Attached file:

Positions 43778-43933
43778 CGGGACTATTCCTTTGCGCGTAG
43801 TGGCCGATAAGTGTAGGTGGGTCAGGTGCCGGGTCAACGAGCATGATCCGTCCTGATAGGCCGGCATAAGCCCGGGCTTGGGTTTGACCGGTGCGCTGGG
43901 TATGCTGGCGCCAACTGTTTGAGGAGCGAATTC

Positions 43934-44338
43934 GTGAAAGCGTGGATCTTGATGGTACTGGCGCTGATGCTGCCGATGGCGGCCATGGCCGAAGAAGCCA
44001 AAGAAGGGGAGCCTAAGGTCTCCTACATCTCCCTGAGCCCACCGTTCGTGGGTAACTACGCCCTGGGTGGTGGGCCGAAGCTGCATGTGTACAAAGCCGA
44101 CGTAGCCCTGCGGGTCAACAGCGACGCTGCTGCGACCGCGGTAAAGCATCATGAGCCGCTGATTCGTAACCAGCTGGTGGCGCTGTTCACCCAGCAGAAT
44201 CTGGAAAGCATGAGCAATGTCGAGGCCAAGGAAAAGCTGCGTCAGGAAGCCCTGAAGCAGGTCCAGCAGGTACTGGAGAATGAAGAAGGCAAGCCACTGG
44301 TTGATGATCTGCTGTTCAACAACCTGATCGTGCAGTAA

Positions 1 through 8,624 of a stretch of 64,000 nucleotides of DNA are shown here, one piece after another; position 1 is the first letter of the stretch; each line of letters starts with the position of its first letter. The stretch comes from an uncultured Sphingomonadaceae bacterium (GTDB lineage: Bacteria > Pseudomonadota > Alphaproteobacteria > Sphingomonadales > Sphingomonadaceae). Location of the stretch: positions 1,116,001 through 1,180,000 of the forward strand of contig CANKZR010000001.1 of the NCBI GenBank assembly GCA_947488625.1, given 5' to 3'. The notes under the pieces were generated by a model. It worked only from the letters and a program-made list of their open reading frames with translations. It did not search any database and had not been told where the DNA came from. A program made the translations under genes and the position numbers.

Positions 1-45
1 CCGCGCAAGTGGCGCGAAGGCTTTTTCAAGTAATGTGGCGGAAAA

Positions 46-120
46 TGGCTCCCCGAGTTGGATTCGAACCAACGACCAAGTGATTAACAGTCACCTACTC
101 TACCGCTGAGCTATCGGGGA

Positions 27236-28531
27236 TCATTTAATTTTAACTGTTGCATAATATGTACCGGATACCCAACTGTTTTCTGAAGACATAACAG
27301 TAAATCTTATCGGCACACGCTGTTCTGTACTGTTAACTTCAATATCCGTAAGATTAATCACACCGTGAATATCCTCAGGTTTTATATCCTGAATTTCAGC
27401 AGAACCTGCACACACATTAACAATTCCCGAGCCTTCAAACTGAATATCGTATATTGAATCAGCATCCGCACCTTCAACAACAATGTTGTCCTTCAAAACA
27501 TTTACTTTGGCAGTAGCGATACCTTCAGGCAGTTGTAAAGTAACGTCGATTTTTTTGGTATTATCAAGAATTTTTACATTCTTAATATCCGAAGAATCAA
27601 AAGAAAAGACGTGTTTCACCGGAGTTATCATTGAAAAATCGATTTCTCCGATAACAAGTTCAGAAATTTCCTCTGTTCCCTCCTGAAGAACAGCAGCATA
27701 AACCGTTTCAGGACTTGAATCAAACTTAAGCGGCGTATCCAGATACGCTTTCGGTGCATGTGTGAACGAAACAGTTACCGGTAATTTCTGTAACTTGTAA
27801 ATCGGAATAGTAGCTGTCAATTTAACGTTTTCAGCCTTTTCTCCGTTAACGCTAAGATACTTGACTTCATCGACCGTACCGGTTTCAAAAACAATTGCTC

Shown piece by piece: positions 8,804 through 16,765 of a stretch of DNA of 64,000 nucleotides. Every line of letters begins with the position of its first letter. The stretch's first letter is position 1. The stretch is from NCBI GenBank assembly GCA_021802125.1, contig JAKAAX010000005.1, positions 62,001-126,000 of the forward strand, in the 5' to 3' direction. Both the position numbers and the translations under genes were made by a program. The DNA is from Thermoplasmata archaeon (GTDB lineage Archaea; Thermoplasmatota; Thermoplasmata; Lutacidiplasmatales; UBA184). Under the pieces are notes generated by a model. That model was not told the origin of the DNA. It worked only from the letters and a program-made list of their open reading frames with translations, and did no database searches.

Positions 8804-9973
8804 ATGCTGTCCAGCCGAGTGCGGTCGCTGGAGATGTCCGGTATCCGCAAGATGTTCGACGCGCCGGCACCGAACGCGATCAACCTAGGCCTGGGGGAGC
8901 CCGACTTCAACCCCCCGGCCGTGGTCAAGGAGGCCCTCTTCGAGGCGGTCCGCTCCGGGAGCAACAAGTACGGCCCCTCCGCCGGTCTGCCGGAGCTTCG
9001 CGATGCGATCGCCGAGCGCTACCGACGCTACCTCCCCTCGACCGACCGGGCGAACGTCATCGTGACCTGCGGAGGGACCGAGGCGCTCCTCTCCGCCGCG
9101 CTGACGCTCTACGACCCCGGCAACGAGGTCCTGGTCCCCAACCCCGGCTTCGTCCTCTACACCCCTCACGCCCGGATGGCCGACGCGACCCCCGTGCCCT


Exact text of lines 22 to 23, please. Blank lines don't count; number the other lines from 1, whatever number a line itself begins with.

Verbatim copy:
27601 AAGAAAAGACGTGTTTCACCGGAGTTATCATTGAAAAATCGATTTCTCCGATAACAAGTTCAGAAATTTCCTCTGTTCCCTCCTGAAGAACAGCAGCATA
27701 AACCGTTTCAGGACTTGAATCAAACTTAAGCGGCGTATCCAGATACGCTTTCGGTGCATGTGTGAACGAAACAGTTACCGGTAATTTCTGTAACTTGTAA